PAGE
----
The Accused – Weekend headline in the Seattle Times: “Edouardo Jordan, acclaimed Seattle chef, accused by 15 women of sexual misconduct or unwanted touching.” Details via Jackie Varriano and Asia Fields: “Four women said Jordan groped them at work. One recounted that Jordan put his fingers between her buttocks through her clothes during her shift and tried to kiss her on a business trip. One said he touched her crotch, and another said he slapped her on the behind. A fourth woman said he massaged her waist. A fifth woman said Jordan, her boss, subjected her to an unwanted kiss outside of work. Their accounts ranged from 2012 to 2017. Ten additional women said Jordan, as recently as 2019, made sexual comments, including about their breasts, or frequently touched them in unwanted ways, like hugging them from behind at work.”
Jordan denies the allegations, but a lot of chatter online is mostly to the effect of this tweet from Seattle writer Naomi Tomky: “Been wondering for a long time when we were going to get this story.” And reaction to his apology on Instagram is… not great.
Fallout has been swift (well, swift-ish if you count the fact that this has been allegedly going on for at least nine years). Fields and Varriano reported Sunday that staff across Jordan’s restaurants quit en masse not long after the exposé came out, forcing him to (at minimum) delay the reopening of JuneBaby and nixing plans for a few farewell weeks at Salare, which was due to close permanently July 3rd. And Robb Report’s Jeremy Repanich tweeted screenshots of Google results full of links promoting Jordan’s recent Blue Apron collaboration, all of which now lead to a 404: “Sorry, this page doesn't exist.”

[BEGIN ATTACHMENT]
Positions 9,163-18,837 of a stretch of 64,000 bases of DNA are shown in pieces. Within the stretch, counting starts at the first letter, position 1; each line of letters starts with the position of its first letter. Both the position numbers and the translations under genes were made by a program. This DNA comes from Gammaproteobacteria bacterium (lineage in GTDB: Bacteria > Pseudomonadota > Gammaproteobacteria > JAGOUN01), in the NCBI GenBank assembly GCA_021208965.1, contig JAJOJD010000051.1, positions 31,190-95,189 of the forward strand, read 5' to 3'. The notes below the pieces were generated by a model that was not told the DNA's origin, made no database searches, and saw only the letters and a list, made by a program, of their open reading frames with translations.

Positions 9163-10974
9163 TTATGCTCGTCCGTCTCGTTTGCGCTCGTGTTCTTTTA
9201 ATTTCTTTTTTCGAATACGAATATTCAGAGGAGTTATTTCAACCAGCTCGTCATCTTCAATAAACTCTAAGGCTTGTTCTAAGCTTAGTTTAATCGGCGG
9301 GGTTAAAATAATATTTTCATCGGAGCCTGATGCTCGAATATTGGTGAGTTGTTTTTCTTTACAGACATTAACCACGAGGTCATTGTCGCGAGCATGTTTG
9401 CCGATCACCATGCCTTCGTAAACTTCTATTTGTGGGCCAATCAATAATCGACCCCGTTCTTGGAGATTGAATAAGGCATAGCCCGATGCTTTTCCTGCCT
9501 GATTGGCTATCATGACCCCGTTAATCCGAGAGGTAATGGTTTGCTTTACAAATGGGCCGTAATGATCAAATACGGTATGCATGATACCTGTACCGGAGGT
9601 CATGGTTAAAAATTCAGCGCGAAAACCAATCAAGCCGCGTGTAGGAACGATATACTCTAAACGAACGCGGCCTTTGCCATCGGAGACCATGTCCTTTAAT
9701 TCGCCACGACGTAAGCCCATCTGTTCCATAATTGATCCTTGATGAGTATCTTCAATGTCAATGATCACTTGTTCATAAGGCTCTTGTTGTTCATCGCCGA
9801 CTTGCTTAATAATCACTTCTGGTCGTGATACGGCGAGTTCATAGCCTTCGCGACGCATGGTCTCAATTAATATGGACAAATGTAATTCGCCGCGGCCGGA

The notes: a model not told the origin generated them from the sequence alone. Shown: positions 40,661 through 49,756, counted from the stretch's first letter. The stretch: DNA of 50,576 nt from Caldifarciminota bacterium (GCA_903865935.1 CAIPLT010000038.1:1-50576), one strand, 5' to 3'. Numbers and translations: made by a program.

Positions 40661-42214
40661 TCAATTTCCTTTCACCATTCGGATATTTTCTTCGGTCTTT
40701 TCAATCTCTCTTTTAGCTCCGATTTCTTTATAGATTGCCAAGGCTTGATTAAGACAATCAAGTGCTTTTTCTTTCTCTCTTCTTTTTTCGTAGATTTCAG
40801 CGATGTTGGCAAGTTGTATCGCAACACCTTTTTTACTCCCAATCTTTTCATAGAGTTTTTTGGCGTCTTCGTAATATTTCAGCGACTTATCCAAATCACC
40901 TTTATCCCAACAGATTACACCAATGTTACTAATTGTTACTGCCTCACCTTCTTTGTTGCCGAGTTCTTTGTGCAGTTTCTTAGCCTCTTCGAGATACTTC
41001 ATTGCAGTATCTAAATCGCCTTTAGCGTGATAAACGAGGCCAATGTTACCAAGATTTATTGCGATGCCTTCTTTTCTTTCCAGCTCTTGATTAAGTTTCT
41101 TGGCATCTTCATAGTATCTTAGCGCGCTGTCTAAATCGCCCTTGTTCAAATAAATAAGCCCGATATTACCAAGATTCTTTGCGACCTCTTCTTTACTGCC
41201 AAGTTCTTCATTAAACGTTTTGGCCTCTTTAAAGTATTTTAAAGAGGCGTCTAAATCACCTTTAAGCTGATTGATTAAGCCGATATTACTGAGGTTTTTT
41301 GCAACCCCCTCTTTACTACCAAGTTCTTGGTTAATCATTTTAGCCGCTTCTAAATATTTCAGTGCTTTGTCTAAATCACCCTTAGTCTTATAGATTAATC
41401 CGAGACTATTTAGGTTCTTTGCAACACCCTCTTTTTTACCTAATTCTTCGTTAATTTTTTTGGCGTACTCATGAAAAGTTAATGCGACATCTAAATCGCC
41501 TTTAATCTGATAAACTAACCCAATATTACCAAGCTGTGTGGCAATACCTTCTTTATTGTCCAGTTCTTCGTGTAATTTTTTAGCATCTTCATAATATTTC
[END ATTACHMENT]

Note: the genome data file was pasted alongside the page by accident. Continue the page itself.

Labor Shortage; Pastry Glut? – The NYT’s Heather Murphy had a handful of anecdotes of “Pandemic Bakers Going Pro” on Friday, but I hope we check back in a couple years to see who stuck with it and/or what a bumper crop of career pivot pastry grads means for America: “Culinary schools have been swamped with inquiries from aspiring bakers. The Institute of Culinary Education, which offers classes in Los Angeles and New York, received 85 percent more applications this year than it did in 2019. Johnson & Wales University in Providence, R.I., said that its baking and pastry programs have generated far more interest than other culinary programs.” (But presumably not as much interest as all the student loans that are about to be taken out for those programs…)
The Media – In the Some Personal News category, Oset Babür says on Twitter: “I’m now the Associate Culture Editor at Food & Wine, which feels like a good time to share some pitch guidelines for Obsessions!” Link to the guidelines included, with what look like good opportunities for freelance writing (“Voice-y first-person essays with a strong POV about a recipe, experience, ingredient, or culinary tradition”) and PR coverage (profiles, baby).
And last and least: For Design Fans – Don’t usually include chef homes here, but with the NY Post reporting that Daniel Humm recently “paid $14.5 million for the four-bedroom, 4½ bath penthouse — half a million dollars over the duplex’s last asking price of $14 million,” why not? In Architectural Digest this week, you can, “Step Inside the Dreamy L.A. Home of Celebrity Chef Ludo Lefebvre,” where you will be stepping on a mix of beautiful Spanish-style tiles in main living spaces, some bold(!) bathroom tiles that aren’t my style (de gustibus etc.), and a kind of poured concrete with accent cracks (is that lava?) in the bedroom. And according to the Mercury News, here’s Slanted Door chef Charles Phan’s “live-work loft in San Francisco’s Pacific Heights neighborhood,” on Redfin for $6.2M. “The voluminous industrial loft building is… well suited for extravagant post-pandemic social gatherings.”
Just like me.
And that’s it for today!
I’ll see you here Friday for next Family Meal.
And don’t forget to follow me on Twitter and Instagram, and send tips and/or voice-y first-person essays with a strong POV to firstname.lastname@example.org. If you like Family Meal and want to keep it going, become a paying subscriber! If you got this as a forward, sign up for yourself!